One of the weekend’s most talked about bands, were Brighton’s Dream Wife, and they drew quite possibly the largest crowd as a result. They delivered tracks from their critically acclaimed self-titled album, which are rightly lapped up. Their take on the Riot-Grrrl ethos, is perhaps a little too polished and smooth for personal taste, however it was fantastic to see a strong message of female empowerment entering the mainstream, and with excellent stage presence and fantastic energy, they more than justified the hype.
Another hotly anticipated set came from Dutch songwriter Annelotte De Graaf, aka Amber Arcades. Alongside her three-piece band, they’re currently in the process of promoting upcoming album, European Heartbreak, out later in the year on Heavenly Recording, and much of the set was lifted from that record. It makes for a strangely muted start, with a few teething problems with the sound, but they soon hit their stride and frankly they’re a class act. The new material seems to have left the motorik dreamier side of their sound behind in favour of an almost Americana twang in places, while other tracks took a more straight up rock feel. Towards the end they threw in old favourites, It Changes and Fading Lines, which gave the set a perfectly judged momentum, before finishing on a frankly stunning new song that already sounds like the best thing they’ve written to date. The sort of sound you’re not entirely sure how so few people can make, it’s probably the most memorable track of the weekend.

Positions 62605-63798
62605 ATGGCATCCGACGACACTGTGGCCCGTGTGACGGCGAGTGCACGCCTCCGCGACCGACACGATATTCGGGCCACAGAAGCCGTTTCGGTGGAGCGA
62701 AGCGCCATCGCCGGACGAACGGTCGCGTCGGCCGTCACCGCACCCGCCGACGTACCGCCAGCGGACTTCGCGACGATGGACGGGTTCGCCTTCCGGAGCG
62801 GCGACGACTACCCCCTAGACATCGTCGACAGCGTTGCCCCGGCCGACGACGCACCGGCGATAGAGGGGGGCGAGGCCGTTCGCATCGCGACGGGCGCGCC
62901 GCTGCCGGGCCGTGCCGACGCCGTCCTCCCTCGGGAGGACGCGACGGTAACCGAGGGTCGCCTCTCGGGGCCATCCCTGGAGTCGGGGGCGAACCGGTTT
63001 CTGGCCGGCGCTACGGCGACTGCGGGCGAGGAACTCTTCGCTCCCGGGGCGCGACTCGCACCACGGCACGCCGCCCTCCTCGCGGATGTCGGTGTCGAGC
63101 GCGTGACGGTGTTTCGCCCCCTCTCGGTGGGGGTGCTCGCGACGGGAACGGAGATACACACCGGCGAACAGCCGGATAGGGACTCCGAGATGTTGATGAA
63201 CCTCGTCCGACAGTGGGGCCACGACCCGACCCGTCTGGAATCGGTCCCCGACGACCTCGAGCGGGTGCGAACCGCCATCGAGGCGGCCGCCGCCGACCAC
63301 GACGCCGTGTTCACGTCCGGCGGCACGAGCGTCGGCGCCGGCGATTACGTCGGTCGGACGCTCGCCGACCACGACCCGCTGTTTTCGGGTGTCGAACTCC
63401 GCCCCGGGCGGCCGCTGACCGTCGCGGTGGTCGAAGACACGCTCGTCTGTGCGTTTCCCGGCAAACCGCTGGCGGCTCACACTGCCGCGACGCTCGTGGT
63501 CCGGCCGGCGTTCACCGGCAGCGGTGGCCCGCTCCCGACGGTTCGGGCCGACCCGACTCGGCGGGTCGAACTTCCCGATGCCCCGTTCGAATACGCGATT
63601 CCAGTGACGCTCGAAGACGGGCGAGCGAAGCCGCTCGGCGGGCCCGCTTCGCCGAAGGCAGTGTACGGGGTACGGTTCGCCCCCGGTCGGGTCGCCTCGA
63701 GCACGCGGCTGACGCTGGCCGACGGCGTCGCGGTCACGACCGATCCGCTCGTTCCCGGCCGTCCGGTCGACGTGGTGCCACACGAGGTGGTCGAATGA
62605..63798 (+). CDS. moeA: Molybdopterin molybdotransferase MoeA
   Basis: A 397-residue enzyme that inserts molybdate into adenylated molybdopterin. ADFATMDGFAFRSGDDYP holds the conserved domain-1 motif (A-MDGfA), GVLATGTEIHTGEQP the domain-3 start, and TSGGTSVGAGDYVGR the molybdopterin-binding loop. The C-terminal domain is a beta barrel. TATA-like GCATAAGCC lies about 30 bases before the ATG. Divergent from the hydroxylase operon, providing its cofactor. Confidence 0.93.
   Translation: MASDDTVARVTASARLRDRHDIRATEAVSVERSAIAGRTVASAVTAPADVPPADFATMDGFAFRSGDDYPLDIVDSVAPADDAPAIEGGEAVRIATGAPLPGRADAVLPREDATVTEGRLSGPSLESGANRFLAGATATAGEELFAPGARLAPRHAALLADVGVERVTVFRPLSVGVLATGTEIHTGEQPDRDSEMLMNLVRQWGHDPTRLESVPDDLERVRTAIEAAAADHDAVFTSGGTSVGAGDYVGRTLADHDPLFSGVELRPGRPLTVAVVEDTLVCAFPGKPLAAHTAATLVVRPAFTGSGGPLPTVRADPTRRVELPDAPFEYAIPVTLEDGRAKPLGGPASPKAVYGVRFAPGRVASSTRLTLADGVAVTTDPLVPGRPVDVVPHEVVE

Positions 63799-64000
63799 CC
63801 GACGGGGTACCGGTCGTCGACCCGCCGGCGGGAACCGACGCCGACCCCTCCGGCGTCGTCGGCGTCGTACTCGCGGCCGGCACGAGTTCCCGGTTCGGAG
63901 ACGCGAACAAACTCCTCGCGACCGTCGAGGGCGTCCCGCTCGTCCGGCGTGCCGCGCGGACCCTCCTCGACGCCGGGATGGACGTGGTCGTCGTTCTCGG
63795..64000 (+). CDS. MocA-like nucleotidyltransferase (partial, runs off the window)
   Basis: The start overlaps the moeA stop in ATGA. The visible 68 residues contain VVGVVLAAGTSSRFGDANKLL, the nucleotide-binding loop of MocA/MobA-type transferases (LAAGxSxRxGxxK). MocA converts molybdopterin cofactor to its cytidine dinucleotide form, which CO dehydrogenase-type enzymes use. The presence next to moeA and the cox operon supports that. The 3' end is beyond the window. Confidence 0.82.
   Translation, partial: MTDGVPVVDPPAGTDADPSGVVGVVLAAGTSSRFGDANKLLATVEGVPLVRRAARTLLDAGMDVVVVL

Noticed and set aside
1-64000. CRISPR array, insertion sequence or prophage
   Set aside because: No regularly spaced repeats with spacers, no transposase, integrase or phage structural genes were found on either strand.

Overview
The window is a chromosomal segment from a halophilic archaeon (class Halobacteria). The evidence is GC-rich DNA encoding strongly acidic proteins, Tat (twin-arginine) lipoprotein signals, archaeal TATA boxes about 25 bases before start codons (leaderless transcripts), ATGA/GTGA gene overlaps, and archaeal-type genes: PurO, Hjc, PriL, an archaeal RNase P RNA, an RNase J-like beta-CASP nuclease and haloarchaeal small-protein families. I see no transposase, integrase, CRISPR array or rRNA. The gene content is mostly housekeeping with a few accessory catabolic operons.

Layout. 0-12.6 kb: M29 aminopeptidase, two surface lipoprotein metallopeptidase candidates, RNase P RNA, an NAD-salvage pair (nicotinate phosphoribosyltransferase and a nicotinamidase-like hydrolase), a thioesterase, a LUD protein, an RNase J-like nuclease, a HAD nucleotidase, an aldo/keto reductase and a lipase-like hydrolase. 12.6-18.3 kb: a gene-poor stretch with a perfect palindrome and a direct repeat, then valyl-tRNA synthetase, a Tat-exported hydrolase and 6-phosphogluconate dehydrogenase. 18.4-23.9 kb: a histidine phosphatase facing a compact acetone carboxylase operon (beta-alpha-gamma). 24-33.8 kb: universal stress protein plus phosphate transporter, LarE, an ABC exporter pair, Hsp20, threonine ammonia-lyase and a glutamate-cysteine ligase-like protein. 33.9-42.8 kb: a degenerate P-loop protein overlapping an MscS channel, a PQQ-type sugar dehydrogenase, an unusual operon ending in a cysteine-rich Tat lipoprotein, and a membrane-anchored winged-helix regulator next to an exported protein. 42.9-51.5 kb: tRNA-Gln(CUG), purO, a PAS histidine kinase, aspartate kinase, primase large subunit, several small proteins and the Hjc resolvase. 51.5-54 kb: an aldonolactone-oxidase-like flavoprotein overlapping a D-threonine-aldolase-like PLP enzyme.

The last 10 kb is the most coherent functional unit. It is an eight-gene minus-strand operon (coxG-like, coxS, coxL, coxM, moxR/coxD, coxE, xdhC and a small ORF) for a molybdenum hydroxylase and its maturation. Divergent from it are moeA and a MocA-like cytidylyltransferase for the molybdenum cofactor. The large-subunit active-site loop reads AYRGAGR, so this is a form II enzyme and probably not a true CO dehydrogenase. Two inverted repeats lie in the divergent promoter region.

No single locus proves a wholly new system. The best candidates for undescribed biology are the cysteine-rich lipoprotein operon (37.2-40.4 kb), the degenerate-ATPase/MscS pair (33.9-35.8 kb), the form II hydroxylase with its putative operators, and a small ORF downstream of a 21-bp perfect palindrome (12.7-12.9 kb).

Closing proceedings were genuine indie-rock royalty, British Sea Power. The set was suitably adorned with whatever foliage they could forage, perhaps not as easy on a train museum as at some other festivals, and looking at the number of British Sea Power t-shirts in the audience, it was easy to feel they’d brought their own crowd as well as twigs. They began proceedings with excellent recent single, Machineries Of Joy, and continued to remind everyone just how many hits they have throughout their career, the likes of Waving Flags, Who’s In Control and A Wooden Horse, timely reminders of just how many great songs they have in their back catalogue. The increasingly terrifying looking people in giant bear costumes arrived on cue to dance in the crowd, pose for photos with kids and generally provide an unforgettable talking point; it was a perfect melding of novelty, nostalgia and the utterly surreal. The gimmicks don’t hurt of course, but by the time closing number, The Great Skua, rolls around, there’s no doubt it’s British Sea Power’s music that has done the talking, with its gorgeous use of strings and brass, it’s as fine an example of instrumentation in rock music as you could ever hope for. Ultimately it was hard not to conclude they were an unobvious but perfect fit for Indietracks; their tales of corruption, ecological disaster and for the most part hope, seemed to resonate more than ever, and as the international space station sped over the audiences heads, it was a triumphant moment in a weekend full of them.
Check back soon for part two of our Indietracks 2018 review